0x50 80 Head switch time   4
0x54 84 Track to track seek time   4
0x58 88 Flags   4
0x5C 92 Drive specific information   20
0x70 112 Reserved   20
0x84 132 Disklabel signature Hex: 0x57455682 ASCII: WEV 4
0x88 136 Checksum   2
0x8A 138 Number of partitions Little endian 2
0x8C 140 Size of boot area   4
0x90 144 Maximum size of file system super block   4
Total size (bytes): 148

Structure of an individual Disklabel Partition entry

Beginning at offset 0x94 (148 decimal), are the individual partition entries. There can be up to 16 in total and any unused entries are simply left blank.

An individual entry will be 16 bytes in length and take the following form:

Structure of an individual Disklabel partition entry, values written to disk are actually little endian
Address
(relative to entry start)
Description Size
(bytes)
0 Size of partition ( in sectors, sector size is defined in header) - little endian 4
4 First sector - little endian 4
8 File system fragment size - not required 4
12 File System type - normally used but not required 1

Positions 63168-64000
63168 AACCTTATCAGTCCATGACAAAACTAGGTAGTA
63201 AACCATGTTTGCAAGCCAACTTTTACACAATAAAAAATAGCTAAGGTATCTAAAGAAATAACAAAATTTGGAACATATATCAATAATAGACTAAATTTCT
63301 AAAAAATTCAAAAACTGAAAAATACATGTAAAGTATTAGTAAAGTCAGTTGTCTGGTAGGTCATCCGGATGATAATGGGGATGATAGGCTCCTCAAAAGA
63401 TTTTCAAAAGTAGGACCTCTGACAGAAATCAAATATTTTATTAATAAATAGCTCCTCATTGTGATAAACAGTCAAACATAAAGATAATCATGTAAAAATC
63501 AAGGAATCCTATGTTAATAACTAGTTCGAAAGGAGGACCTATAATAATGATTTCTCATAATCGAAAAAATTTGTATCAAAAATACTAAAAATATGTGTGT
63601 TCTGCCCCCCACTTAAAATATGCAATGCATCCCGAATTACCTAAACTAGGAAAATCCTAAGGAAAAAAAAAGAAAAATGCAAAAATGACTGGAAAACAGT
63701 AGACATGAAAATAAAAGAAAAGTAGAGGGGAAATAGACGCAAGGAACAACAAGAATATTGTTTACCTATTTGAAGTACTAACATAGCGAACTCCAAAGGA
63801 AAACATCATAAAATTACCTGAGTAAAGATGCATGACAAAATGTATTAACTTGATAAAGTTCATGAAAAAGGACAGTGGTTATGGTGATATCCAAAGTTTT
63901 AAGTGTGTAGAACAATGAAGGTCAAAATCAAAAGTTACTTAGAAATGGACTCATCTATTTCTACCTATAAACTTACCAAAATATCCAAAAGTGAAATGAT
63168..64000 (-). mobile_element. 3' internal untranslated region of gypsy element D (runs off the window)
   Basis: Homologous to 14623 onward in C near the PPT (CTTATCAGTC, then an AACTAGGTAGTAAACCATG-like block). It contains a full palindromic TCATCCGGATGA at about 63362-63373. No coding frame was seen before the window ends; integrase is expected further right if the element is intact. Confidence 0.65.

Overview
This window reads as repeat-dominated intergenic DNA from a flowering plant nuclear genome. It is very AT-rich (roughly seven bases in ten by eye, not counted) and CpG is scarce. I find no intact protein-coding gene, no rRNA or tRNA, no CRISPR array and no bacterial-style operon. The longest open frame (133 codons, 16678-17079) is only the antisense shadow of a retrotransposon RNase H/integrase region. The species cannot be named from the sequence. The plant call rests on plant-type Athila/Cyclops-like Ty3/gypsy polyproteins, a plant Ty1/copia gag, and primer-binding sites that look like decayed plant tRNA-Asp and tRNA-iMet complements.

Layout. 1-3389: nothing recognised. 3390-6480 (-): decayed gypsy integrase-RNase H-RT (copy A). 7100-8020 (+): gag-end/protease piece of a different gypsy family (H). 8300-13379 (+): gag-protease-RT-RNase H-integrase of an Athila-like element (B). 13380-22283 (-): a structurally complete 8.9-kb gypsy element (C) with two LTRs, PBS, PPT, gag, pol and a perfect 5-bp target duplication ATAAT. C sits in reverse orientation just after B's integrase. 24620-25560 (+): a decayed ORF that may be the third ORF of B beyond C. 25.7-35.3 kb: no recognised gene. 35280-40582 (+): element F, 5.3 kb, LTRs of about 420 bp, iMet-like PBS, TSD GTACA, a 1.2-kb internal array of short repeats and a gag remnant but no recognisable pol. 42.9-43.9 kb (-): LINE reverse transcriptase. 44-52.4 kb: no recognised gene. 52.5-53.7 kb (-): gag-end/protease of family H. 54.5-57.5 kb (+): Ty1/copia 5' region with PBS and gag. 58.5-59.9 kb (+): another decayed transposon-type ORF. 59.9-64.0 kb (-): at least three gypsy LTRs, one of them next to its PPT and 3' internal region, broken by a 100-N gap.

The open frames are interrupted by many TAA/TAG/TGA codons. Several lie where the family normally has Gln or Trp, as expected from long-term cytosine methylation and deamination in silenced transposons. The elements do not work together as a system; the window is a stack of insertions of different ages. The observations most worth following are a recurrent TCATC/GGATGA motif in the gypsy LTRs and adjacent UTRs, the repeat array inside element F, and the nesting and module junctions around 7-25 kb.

13 File system fragments per block - not required 1
14 File system cylinders per group - not required 2
Total size (bytes): 16

BSD partition types

As shown in the table above, just like with an MBR based partition table, each Disklabel entry will also contain a system type flag. This is not always used and when it is it is often not specific to a file system type. A table of known partition types can be found below:

ID (Hex) Description
0x00 Unused
0x01 Swap
0x02 V6
0x03 V7
0x04 SystemV
0x05 4.1BSD
0x06 Eighth edition
0x07 4.2BSD fast file system (FFS)
0x08 MSDOS (FAT variants)
0x09 4.4BSD (LFS)
0x0A ?
0x0B OS/2 (HPFS)
0x0C CD-ROM (ISO9660)
0x0D Bootstrap
BSD Disklabel partition type list

To aid with reading a BSD Disklabel, we have created a Winhex template file which you can download and use for free. Click the button below to get access and enjoy :-)

Access your free download